), also known as koua or tivuki. Its representatives are distinguished by characteristic areas of bare skin around the eyes, painted in various shades of blue. Delaland's cuckoo was rather large for its kind: its length reached 56–57 cm. The upper part of the bird's body was painted dark blue, the throat and chest were white, the lower part of the abdomen and undertail were bright red. The central pair of tail feathers was entirely blue, while the rest of the tail feathers had light tops. The color of the cuckoo's eyes is described in various sources as either yellow or dark brown. No visual differences were noted between males and females. According to the results of DNA analysis of the species of the genus, the closest relatives of the extinct bird are the living Madagascar red-breasted cuckoos.
Giant Madagascar cuckoo (Coua gigas
). Photo © Marcus Lilje from hbw.com
Although there is some evidence that the Delaland cuckoo's range included forests of northeastern Madagascar, there is no reliable evidence of this. All specimens of the species known to science were obtained on a small island of Nosy-Buraha (formerly Sainte-Marie), which lies 6 km east of the Malagasy "mainland". Observations made by researchers in the first half of the 19th century in nature and in aviation describe the bird as an inhabitant of the lower tier of low-lying tropical forests, nimbly jumping from branch to branch or from stone to stone, but at the same time perfectly able to fly. There is no information about the nesting behavior of the species, but with a certain degree of certainty it can be argued that the extinct cuckoo built nests and incubated the clutch itself, as other representatives of the genus do. The main object of food for Delaland's cuckoo was the Achatina snails, the shells of which the birds cleverly smashed against the "anvils" of stones. Due to the specialization in snail feeding in English, the bird is called "snail-eating coua", or "koua-snail-eater". It is curious that for Madagascar and the neighboring islands, Achatina are considered introduced: they were introduced by humans, presumably from Kenya, back in the 18th century. Up to this point, it appears that the cuckoo's diet was composed of other gastropods.
Chromolithography of Delalande's cuckoo, made for the work of Alfred Grandidier "Histoire physique, naturelle, et politique de Madagascar"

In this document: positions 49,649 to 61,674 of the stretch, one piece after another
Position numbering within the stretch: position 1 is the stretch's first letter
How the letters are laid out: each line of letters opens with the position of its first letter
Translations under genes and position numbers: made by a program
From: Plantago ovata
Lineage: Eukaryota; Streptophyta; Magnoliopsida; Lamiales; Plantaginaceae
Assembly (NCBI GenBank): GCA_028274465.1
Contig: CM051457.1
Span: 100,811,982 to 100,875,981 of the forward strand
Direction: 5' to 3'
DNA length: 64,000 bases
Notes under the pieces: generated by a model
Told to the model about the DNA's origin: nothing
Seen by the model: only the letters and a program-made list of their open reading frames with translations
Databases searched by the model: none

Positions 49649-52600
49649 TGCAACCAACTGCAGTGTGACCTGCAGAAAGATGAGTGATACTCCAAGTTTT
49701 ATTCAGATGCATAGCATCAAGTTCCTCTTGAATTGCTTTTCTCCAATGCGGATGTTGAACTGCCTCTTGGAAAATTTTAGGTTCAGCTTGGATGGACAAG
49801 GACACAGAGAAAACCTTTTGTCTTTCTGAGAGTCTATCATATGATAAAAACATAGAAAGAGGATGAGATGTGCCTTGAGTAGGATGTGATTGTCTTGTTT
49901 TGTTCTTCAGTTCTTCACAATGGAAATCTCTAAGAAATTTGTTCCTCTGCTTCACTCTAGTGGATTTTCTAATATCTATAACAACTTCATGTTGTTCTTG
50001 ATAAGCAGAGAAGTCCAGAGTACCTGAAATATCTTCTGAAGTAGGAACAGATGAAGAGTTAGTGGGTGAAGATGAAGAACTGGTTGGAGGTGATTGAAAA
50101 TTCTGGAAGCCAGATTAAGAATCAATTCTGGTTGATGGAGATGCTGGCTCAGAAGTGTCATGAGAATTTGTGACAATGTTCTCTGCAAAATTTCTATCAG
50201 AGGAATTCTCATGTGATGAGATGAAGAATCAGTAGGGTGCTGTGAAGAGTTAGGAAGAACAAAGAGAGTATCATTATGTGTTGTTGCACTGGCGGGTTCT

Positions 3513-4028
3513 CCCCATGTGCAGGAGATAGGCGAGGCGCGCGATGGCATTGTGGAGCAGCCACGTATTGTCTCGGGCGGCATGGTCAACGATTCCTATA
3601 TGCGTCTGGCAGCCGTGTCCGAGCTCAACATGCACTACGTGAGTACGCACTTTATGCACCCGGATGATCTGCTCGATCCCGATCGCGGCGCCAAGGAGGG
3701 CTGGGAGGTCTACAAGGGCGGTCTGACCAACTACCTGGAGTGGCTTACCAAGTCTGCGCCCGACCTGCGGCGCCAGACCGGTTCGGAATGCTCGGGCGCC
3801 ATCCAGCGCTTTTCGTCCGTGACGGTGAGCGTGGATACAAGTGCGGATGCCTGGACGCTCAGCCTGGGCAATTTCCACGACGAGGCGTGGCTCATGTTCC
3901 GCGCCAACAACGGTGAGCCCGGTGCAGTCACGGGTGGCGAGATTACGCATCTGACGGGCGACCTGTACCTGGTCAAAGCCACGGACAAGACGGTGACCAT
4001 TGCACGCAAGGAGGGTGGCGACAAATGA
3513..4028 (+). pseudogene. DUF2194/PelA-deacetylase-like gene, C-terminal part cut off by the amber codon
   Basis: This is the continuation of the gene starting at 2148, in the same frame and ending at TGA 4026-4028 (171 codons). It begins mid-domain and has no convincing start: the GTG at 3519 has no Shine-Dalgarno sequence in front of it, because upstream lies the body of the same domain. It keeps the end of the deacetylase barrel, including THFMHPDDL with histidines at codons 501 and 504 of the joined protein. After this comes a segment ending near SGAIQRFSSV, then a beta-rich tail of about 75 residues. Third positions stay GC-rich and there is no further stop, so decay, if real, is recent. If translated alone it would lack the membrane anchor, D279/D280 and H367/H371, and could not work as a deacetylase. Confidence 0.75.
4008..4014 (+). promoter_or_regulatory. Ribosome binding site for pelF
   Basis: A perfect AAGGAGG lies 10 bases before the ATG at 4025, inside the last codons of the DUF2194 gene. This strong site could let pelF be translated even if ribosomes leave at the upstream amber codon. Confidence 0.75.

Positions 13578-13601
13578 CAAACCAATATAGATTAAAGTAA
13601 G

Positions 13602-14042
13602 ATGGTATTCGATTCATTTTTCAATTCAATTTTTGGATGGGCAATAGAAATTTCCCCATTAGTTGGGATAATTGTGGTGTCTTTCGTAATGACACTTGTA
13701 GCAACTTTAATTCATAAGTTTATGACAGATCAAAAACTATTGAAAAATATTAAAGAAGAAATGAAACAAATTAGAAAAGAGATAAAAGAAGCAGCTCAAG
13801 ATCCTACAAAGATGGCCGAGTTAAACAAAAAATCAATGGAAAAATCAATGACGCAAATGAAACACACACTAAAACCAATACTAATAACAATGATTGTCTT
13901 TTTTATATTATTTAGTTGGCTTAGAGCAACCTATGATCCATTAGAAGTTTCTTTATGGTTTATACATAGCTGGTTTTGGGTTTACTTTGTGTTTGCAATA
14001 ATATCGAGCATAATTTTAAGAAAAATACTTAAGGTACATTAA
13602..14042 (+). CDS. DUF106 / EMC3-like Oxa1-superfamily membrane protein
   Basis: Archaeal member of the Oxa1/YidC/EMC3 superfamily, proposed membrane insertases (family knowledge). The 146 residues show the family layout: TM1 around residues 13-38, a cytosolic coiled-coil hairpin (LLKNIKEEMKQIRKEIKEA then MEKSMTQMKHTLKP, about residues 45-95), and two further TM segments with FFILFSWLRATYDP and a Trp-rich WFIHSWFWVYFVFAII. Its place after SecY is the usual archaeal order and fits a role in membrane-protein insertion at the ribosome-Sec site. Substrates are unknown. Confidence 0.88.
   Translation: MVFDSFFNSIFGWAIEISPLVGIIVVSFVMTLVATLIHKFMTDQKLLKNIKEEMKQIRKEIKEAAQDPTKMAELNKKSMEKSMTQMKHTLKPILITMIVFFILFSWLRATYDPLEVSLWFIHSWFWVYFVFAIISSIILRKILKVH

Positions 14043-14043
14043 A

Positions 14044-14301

The scientific description of the Madagascar cuckoo Delalande received in 1827 in the work of the Dutch zoologist, director of the Museum of Natural History in Leiden, Konrad Jacob Temminck under the name "Nouveau recueil de planches coloriées d'oiseaux". Quite quickly, the narrow-range species completely disappeared from the field of view of scientists: the last of the well-dated specimens known to this day was obtained in 1834. Organized searches, including those carried out in the 20th century on the territory of Madagascar, did not bring any results; reports of probable bird encounters in the 1920s have no documentary evidence. In 1932, birders in the alleged habitats of the cuckoo were promised large sums of money for capturing the species, but they remained unpaid. The main reasons for the extinction of the Delalande cuckoo are considered to be the complete destruction of the primary forests of Nosy-Burakh in the century before last, combined with the predation of invasive mammals (mainly rats and cats) and hunting for meat and beautiful feathers.
Delaland's cuckoo in the collection of the Naturalis Museum, Leiden (Netherlands). Photo © Huub Veldhuijzen van Zanten from website
The disappearance of this unique bird was not the first loss in the cuckoo family that happened during a person's life on the planet. So, within the same kind Coua
completely extinct two more large terrestrial species from Madagascar -
... Both, apparently, fell victims of the first wave of anthropogenic transformation of the island, unable to withstand the pressure from the pioneers and their economic activities, European researchers have not seen these birds alive. The clearing of primary forests by man is associated with the disappearance of the small cuckoo in the 18th century.
from the island of Saint Helena. Among a number of birds that no longer sound Henderson Island in the South Pacific Ocean, there is also one large cuckoo - a coel from the genus
, which still has no scientific description. All these species are known exclusively from subfossil bones found in Holocene sediments in their habitats, and information about their biology is incomparably less than what museums and contemporaries have preserved about the Delaland cuckoo. You can still look at the Delaland cuckoo today - but, alas, only in the form of old stuffed animals, keeping the memory of a life that has no place in our rapidly changing world.
Illustration © Peter Schouten from A Gap in Nature.
For recently extinct birds, see. also:
1) Endangered New Zealand Wrens, The Elements, 06/21/2016. 2) The volcano that killed the bird, "Elements", 25.07.2016. 3) The last of the moho kind, "Elements", 03/09/2017.
- Robert B. Payne: The Cuckoos. Bird Families of the World. Volume 15
, Oxford University Press, 2005 ISBN 0-19-850213-3
- James C. Greenway: Extinct and Vanishing Birds of the World. Dover Publications Inc., New York 1967, ISBN 0-486-21869-4.
- Errol Fuller: Extinct Birds. 2000, ISBN 0-8160-1833-2.
- David Day: The Doomsday Book of Animals. Ebury Press, London 1981, ISBN 0-670-27987-0.
- Tim Flannery & Peter Schouten: A Gap in Nature: Discovering the World's Extinct Animals, Atlantic Monthly Press, New York, 2001. ISBN 0-87113-797-6
Educator species| ]
The frequency of "infestation" of nests with eggs of the Madagascar little cuckoo was 4.8% (10 cuckoo eggs per 210 clutches), in nests - 2% (1 egg per 50 nests), in nests - 12.5% (1 egg per 8 nests) ...
In addition, as species-educators were noted,,,,, ,,.
Eggs are white or yellowish, sometimes pinkish with dark brown or red dots forming a corolla at the blunt end. Cuckoo eggs usually do not match host eggs in color. Egg sizes 18.5x10 mm, shell weight 0.12 g (n = 35).